EXAMPLE 22.14. Using this equation, calculate the conversion factor of
the 5 1/4s of 02/15/29 U.S. T-bond deliverable into the Chicago Board of Trade’s
U.S. T-bond futures contract expiring in March of 2000.
C = 0.0525
N = 28 (March 1, 2000, through March 1, 2028; remember, full years)
X = 9 months (March 1 through February 15, rounded down from 11 months
to the number of months in the nearest full quarter, which in this case is
9 months.
UNDERSTANDING THE EQUATIONS FOR
COMPUTING CONVERSION FACTORS
Like many ﬁxed-income mathematics equations, these conversion factor equa-
tions appear more fearsome than they actually are. We’ll look at the one for
the 10-year Treasury notes and explain the terms. The other three equations
are comparable.
Here is the equation for the 10-year T-note:
where
CF = Conversion factor
C = Annual coupon on \$100 face amount (in decimal form)
N = Complete years to call or maturity
X = Number of months in excess of the whole N (rounded down to com-
plete quarters).
The annual interest rate (yield) is 6%, or 0.06 in decimal form, compounded
semiannually. The true yield is therefore 3%, or 0.03, semiannually.
X is rounded down to complete quarters, so X can equal only 3, 6, or 9. If
X = 9, then set X = 3 and increase the 2N factor to 2N + 1. Similarly, if X = 6,
set X = 0 and increase 2N to 2N + 1. You can see that if X is 6 or 9, we increase
the number of full periods by 1 (one-half year) and reduce X by 6 (months).
CF
CC C X
XNN
=+¥-
È
Î
Í
˘
˚
˙
+
È
Î
Í
˘
˚
˙
-
()
1
103
2006
1
1
103
1
103
2
6
6
6
22
.
.
..
CF
CF
CF
=+¥-
È
Î
Í
˘
˚
˙
+
È
Î
Í
˘
˚
˙
-
()
=+¥
[]
+
[]
-
=
1
103
0 0525
2
0 0525
006
1
1
103
1
103
0 0525
2
63
6
0 98533 0 0263 0 875 0 814528 0 18547193 0 013125
0 8977
3
6
57 57
.
..
.
..
.
.... . .
.
302 Futures Contracts
All calculations for this conversion factor are to a quarter. Note that all calcu-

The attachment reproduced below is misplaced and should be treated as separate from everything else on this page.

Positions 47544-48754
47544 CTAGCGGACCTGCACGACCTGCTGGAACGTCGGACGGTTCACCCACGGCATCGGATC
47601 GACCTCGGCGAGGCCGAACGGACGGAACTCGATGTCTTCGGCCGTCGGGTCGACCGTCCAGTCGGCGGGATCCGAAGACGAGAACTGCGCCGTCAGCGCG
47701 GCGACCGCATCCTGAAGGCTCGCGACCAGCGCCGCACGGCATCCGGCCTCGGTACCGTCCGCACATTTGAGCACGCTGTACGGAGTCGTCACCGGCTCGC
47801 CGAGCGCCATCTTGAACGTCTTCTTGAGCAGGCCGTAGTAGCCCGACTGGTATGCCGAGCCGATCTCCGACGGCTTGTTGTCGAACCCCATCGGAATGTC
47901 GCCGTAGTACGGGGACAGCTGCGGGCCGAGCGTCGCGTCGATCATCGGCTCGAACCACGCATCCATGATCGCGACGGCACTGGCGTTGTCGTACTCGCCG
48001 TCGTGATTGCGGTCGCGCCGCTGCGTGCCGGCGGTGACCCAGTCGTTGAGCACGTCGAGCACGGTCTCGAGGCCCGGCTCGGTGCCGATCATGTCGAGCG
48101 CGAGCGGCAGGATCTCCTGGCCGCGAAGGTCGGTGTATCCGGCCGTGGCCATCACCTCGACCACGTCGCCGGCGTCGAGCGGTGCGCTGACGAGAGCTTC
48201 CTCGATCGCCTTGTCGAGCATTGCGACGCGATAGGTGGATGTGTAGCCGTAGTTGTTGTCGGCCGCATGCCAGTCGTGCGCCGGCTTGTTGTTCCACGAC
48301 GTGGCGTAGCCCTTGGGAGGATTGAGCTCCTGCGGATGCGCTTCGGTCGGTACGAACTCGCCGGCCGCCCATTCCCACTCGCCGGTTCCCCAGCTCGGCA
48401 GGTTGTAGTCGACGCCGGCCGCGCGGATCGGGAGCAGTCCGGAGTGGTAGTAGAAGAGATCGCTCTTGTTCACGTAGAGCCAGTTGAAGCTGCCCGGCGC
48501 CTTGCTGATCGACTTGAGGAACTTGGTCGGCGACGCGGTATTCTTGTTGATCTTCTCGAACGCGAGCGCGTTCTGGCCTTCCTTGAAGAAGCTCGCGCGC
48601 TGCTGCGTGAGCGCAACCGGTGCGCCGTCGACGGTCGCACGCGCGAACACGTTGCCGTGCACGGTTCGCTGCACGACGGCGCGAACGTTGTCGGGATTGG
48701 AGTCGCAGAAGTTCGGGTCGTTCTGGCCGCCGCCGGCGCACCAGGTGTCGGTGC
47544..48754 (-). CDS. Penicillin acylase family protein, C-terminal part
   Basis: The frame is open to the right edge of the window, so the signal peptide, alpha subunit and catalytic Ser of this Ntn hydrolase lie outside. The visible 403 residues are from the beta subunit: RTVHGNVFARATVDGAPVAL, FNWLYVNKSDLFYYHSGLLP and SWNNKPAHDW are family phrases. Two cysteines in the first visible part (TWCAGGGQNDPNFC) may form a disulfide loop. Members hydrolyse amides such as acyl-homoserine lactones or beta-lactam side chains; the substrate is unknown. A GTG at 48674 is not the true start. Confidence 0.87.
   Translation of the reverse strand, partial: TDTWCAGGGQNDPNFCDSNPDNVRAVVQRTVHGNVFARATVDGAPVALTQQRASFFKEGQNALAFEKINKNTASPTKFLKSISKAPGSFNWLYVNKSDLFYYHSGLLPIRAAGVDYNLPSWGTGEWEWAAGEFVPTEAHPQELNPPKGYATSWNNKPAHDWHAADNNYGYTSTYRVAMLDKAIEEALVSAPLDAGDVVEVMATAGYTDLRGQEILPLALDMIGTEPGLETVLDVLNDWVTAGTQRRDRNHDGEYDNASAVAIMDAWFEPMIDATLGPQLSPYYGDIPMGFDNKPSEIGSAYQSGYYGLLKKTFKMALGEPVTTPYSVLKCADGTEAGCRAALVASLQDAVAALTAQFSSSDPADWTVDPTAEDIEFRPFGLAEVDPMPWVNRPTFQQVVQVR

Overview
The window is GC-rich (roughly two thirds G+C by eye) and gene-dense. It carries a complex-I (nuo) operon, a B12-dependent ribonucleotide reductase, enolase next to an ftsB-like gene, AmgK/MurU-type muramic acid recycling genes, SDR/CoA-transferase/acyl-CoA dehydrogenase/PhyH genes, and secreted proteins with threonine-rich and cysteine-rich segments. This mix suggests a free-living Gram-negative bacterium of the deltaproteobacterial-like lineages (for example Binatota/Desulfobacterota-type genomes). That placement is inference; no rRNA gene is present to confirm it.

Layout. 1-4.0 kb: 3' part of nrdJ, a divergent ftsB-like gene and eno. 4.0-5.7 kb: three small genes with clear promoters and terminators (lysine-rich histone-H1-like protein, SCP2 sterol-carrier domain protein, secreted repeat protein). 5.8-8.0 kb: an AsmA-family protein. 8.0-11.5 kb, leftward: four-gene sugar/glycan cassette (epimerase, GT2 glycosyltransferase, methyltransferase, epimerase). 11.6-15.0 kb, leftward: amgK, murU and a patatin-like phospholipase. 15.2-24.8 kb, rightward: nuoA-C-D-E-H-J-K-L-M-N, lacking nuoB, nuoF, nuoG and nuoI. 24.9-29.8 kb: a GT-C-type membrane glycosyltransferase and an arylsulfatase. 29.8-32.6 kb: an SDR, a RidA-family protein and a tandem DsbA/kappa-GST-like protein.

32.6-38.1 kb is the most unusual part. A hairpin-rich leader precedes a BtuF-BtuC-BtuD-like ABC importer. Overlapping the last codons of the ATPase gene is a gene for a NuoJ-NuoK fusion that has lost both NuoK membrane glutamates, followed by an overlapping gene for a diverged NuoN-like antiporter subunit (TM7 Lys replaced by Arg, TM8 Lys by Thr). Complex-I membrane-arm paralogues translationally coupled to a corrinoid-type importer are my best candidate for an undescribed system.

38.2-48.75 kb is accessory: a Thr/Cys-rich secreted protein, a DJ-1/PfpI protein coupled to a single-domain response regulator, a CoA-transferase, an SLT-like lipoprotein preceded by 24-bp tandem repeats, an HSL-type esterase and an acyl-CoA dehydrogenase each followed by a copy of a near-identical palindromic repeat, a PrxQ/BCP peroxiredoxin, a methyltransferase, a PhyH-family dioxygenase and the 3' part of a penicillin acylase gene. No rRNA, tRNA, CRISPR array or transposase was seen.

lations for 2-year and 5-year notes are rounded down to the next whole month,
so all calculations for these conversion factors are to a whole month. These all
differ from the standard bond price calculation, which is to an exact day, as
shown in Chapter 6, Equation 6.1.
The conversion factor applies to a unit amount (1). The conversion factor
is therefore multiplied by the actual par amount of the trade and by the futures
contract price, to determine the actual cash for the principal amount of the
bonds delivered. Accrued interest is added as well, as usual for bond trades.
The last term inside the outer square brackets is the present
value of the ﬁnal maturity amount. It shows the future value (1) discounted
at 3% for 2N semiannual periods. If the original calculation for X gave X = 6
or X = 9, then X was reduced by 6 and 2N increased to 2N + 1.
The middle term inside the outer square brackets is the present value of the
annuity of coupon payments, as displayed in Equation 5.6 in Chapter 5 and
as shown in the following development:
Once more, if the original value was X = 6 or X = 9, X was reduced by 6
and 2N increased to 2N + 1.
We have now the two parts of the standard bond price calculation.
The seller of the bond is entitled to the accrued interest on the bond. The
first term inside the outer square bracket, , is the accrued interest due for
one-half year. If the note is priced on an even semiannual period, this is the
accrued interest.
The term outside the outer square brackets, , equals 1 if the con-
version factor is priced on a semiannual period, because X = 0. If the conver-
sion factor is priced to a quarterly period, the factors inside the outer square
brackets are discounted back to the previous semiannual period at a 3% semi-
annual rate.
1
103
6
.
X
C
2
È
Î
Í
˘
˚
˙
C
C
C
N
N
N
006
1
1
103
2003
1
1
103
2
1
1
103
003
2
2
2
.
.
.
.
.
.
¥-
È
Î
Í
˘
˚
˙
È
Î
Í
˘
˚
˙
=
¥
()
¥-
È
Î
Í
˘
˚
˙
È
Î
Í
˘
˚
˙
=
¥
-
È
Î
Í
Í
Í
˘
˚
˙
˙
˙
È
Î
Í
Í
Í
˘
˚
˙
˙
˙
+
È
Î
Í
˘
˚
˙
Ê
Ë
ˆ
¯
1
103
2
.
N
Understanding the Equations for Computing Conversion Factors 303

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